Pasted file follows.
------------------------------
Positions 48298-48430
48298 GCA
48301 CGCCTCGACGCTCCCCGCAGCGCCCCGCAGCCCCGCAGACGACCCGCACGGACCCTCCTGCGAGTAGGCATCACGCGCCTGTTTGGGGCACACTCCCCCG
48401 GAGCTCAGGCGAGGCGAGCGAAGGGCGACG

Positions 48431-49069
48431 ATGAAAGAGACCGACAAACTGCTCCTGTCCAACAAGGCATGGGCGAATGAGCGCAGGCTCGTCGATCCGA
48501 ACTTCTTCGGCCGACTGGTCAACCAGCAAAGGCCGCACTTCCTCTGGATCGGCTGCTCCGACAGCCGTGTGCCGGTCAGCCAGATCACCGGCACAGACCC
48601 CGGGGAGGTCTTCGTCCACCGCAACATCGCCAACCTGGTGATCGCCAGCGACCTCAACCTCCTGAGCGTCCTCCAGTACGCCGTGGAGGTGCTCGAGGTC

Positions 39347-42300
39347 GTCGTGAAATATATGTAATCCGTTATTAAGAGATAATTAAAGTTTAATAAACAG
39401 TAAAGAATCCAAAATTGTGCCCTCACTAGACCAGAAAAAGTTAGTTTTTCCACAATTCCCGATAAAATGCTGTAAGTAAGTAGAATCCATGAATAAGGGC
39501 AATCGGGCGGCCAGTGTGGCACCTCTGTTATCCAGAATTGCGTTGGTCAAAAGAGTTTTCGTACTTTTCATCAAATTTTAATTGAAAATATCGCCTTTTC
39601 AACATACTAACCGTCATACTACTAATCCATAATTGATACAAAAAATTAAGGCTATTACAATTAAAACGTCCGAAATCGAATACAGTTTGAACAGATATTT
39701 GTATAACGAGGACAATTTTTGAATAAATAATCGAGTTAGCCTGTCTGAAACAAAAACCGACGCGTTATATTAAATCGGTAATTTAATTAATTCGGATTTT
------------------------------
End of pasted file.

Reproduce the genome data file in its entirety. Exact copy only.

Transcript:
Positions 48298-48430
48298 GCA
48301 CGCCTCGACGCTCCCCGCAGCGCCCCGCAGCCCCGCAGACGACCCGCACGGACCCTCCTGCGAGTAGGCATCACGCGCCTGTTTGGGGCACACTCCCCCG
48401 GAGCTCAGGCGAGGCGAGCGAAGGGCGACG

Positions 48431-49069
48431 ATGAAAGAGACCGACAAACTGCTCCTGTCCAACAAGGCATGGGCGAATGAGCGCAGGCTCGTCGATCCGA
48501 ACTTCTTCGGCCGACTGGTCAACCAGCAAAGGCCGCACTTCCTCTGGATCGGCTGCTCCGACAGCCGTGTGCCGGTCAGCCAGATCACCGGCACAGACCC
48601 CGGGGAGGTCTTCGTCCACCGCAACATCGCCAACCTGGTGATCGCCAGCGACCTCAACCTCCTGAGCGTCCTCCAGTACGCCGTGGAGGTGCTCGAGGTC

Positions 39347-42300
39347 GTCGTGAAATATATGTAATCCGTTATTAAGAGATAATTAAAGTTTAATAAACAG
39401 TAAAGAATCCAAAATTGTGCCCTCACTAGACCAGAAAAAGTTAGTTTTTCCACAATTCCCGATAAAATGCTGTAAGTAAGTAGAATCCATGAATAAGGGC
39501 AATCGGGCGGCCAGTGTGGCACCTCTGTTATCCAGAATTGCGTTGGTCAAAAGAGTTTTCGTACTTTTCATCAAATTTTAATTGAAAATATCGCCTTTTC
39601 AACATACTAACCGTCATACTACTAATCCATAATTGATACAAAAAATTAAGGCTATTACAATTAAAACGTCCGAAATCGAATACAGTTTGAACAGATATTT
39701 GTATAACGAGGACAATTTTTGAATAAATAATCGAGTTAGCCTGTCTGAAACAAAAACCGACGCGTTATATTAAATCGGTAATTTAATTAATTCGGATTTT